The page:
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Applies to: C51 C Compiler



How can I determine the maximum stack size of my program?


There is no automatic way the tools can tell you the maximum stack depth or stack utilization. Because of asynchronous events and interrupts, the automation is too difficult.

However, you can use the uVision Simulator which provides the sp_max value in the register window. When you execute all features of your application, this gives you the maximum sp value that has been reached by your application. Make sure that your assumptions about the available stack are correct. Some 8051 variants have just 128 bytes on-chip RAM and therefore the stack space ends at 0x7F.

You should have more bytes available for executed interrupts. As a guideline, there should be enough space to execute the most complex interrupt of your application.

If you cannot use the uVision Simulator, use the following method, which works in any debugging tool. You may use the Monitor, the ISD51 In-system debugger, or any in-circuit emulator. The results should be similar.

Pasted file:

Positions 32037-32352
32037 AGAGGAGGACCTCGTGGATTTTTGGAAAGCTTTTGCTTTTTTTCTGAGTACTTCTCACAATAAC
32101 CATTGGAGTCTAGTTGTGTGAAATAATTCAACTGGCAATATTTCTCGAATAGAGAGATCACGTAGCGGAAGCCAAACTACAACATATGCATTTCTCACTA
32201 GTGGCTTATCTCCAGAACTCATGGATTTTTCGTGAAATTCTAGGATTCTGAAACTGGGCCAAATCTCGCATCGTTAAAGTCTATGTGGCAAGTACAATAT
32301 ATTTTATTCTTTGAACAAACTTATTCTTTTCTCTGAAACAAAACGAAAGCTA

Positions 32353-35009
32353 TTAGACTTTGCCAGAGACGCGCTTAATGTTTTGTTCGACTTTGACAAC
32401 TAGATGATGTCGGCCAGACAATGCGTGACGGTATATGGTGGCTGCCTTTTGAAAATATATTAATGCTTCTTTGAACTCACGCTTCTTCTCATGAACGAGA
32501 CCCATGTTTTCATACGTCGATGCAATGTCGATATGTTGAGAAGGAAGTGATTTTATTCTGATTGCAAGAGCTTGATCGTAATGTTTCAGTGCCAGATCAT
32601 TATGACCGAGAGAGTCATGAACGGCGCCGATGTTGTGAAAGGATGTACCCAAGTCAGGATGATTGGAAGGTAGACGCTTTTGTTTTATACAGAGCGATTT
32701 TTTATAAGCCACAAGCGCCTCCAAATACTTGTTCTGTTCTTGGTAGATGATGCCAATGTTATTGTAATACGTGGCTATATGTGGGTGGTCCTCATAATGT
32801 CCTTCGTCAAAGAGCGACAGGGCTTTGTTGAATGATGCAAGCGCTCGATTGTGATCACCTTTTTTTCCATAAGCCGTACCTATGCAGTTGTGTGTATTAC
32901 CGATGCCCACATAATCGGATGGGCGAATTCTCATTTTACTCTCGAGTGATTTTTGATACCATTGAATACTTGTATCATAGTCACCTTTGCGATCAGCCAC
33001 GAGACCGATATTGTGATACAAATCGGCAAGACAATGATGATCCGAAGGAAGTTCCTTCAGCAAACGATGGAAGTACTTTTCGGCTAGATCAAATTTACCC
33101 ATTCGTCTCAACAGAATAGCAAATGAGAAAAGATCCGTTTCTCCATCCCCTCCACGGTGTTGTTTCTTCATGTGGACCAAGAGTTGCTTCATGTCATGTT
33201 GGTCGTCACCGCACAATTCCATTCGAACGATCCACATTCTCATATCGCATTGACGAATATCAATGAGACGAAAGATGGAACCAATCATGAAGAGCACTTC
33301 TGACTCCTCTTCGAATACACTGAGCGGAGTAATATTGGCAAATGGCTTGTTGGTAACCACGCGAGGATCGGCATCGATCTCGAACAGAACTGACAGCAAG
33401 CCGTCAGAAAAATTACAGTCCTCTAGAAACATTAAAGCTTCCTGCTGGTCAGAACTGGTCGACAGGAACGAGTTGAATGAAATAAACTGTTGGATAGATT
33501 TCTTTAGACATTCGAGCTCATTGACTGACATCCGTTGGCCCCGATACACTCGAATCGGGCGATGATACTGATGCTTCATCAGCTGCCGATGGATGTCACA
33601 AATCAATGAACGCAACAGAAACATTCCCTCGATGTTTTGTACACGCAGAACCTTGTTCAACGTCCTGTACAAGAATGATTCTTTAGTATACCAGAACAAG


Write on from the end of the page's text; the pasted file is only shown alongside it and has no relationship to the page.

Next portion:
1. Locate the beginning of the stack. If you use the C51 compiler, look for the ?STACK symbol. that is listed in the linker map file (*.M51 or *.MAP)
  2. Fill the stack area with a known value or string. Something like "STACK---", since it's 8 characters long, displays nicely in a memory dump.
  3. Run your program and make sure you execute every line of code (or as much as makes sense). Make sure you generate interrupts so that they are included in the profile. If your emulator has a code coverage feature, use it to make sure that every path is taken. You can do this with dScope's code coverage feature.
  4. After your program runs a while, stop it and look at the stack area. You should see garbage for the part of the stack that has been used and the "STACK---" strings in the remainder of the stack. Count the number of complete strings, multiply by 8 (since "STACK---" is 8 bytes long), and you have the number of bytes of remaining stack space.


Article last edited on: 2004-05-10 21:23:14

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